Köpke, U.; Thiel, B. and Elmholt, S. (2007) Strategies to reduce mycotoxin and fungal alkaloid contamination in organic and conventional cereal production systems. In: Cooper, J.; Leifert, C. and Niggli, U. (Eds.) Handbook of Organic Food Safety and Quality. Woodhead Publishing Ltd, Cambridge, pp. 353-391.
- Accepted Version
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Mycotoxins are toxic metabolites formed by specific fungi that grow on living plants and their residues under favourable conditions. They are undesirable ingredients of food and feed. Risks are also posed by the spores and toxin-contaminated raised dusts. Contamination by mycotoxins is a severe problem in food security. More than 300 species of fungi with the ability to form mycotoxins have been identified. More than 400 metabolites are assigned to the group of mycotoxins. Fortunately, only about 20 mycotoxins produced by five genera of fungi (Fusarium, Penicillium, Claviceps, Alternaria and Aspergillus) are found regularly or periodically in food and feed at levels which might have an impact on human and animal health (Gareis, 1999a).
Since synthetic fungicides are not allowed in Organic Agriculture, fungal populations are often presumed to be higher in this farming system, and a higher frequency of mycotoxin contamination of organic food and feed has frequently been postulated by Tinker (2001). Others argued that omitting fungicides might lead to higher diversification of microbial populations and therefore limit growth of specific mycotoxin producers. There are controversial reports on varying mycotoxin contamination levels of grains produced organically and in mainstream farming (Marx et al., 1995, Berleth et al., 1998, Birzele et al., 2002, Meier et al., 1999, Stähle et al., 1998, Döll et al., 2002).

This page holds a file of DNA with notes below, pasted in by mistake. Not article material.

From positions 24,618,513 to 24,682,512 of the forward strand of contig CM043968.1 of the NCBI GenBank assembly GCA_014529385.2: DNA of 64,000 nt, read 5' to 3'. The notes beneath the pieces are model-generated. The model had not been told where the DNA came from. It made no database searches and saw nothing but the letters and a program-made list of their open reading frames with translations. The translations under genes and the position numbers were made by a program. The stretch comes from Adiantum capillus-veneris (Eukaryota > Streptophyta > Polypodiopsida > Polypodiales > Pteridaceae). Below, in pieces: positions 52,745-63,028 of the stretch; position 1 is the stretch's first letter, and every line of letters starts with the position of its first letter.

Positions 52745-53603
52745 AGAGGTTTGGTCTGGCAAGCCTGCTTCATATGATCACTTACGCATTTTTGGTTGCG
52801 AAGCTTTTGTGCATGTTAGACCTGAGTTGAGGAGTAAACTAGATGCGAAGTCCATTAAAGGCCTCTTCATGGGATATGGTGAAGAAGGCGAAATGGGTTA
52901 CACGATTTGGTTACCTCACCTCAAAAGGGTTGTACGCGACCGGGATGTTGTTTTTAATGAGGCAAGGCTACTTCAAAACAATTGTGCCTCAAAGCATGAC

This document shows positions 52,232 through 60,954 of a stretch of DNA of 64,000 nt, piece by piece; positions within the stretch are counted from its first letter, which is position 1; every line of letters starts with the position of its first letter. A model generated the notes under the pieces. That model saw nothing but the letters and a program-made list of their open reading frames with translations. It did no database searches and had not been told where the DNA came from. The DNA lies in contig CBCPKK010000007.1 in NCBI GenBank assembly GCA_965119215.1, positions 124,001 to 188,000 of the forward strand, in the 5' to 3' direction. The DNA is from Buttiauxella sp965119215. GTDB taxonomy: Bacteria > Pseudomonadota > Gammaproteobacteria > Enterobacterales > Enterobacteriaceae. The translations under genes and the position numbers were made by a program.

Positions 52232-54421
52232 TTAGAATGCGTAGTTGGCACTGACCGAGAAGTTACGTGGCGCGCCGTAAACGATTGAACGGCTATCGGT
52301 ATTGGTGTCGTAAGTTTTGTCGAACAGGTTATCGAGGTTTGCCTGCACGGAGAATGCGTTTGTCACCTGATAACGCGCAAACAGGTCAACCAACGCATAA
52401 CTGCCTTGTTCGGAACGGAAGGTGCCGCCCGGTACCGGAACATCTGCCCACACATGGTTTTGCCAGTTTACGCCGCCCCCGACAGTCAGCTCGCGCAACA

Thus, the first aim of this contribution is to analyse whether a higher occurence of mould on organically grown crops and, as a result, a higher risk of mycotoxin impact due to specific organic farming as well as low input farming methods is confirmed by the reviewed literature. Secondly, factors that may influence mycotoxin contamination in the different cereal production systems are highlighted. Finally, strategies to reduce mycotoxin contamination are described. The recommendations given are limited to the conditions of the temperate European climate.
|EPrint Type:||Book chapter|
|Subjects:|| Crop husbandry > Crop health, quality, protection|
Crop husbandry > Post harvest management and techniques
|Research affiliation:||Denmark > DARCOF II (2000-2005) > I.12 (PREMYTOX) Preventing mycotoxin problems|
|Deposited By:||Elmholt, Susanne|
|Deposited On:||28 Feb 2006|
|Last Modified:||07 Nov 2012 14:32|
|Refereed:||Peer-reviewed and accepted|
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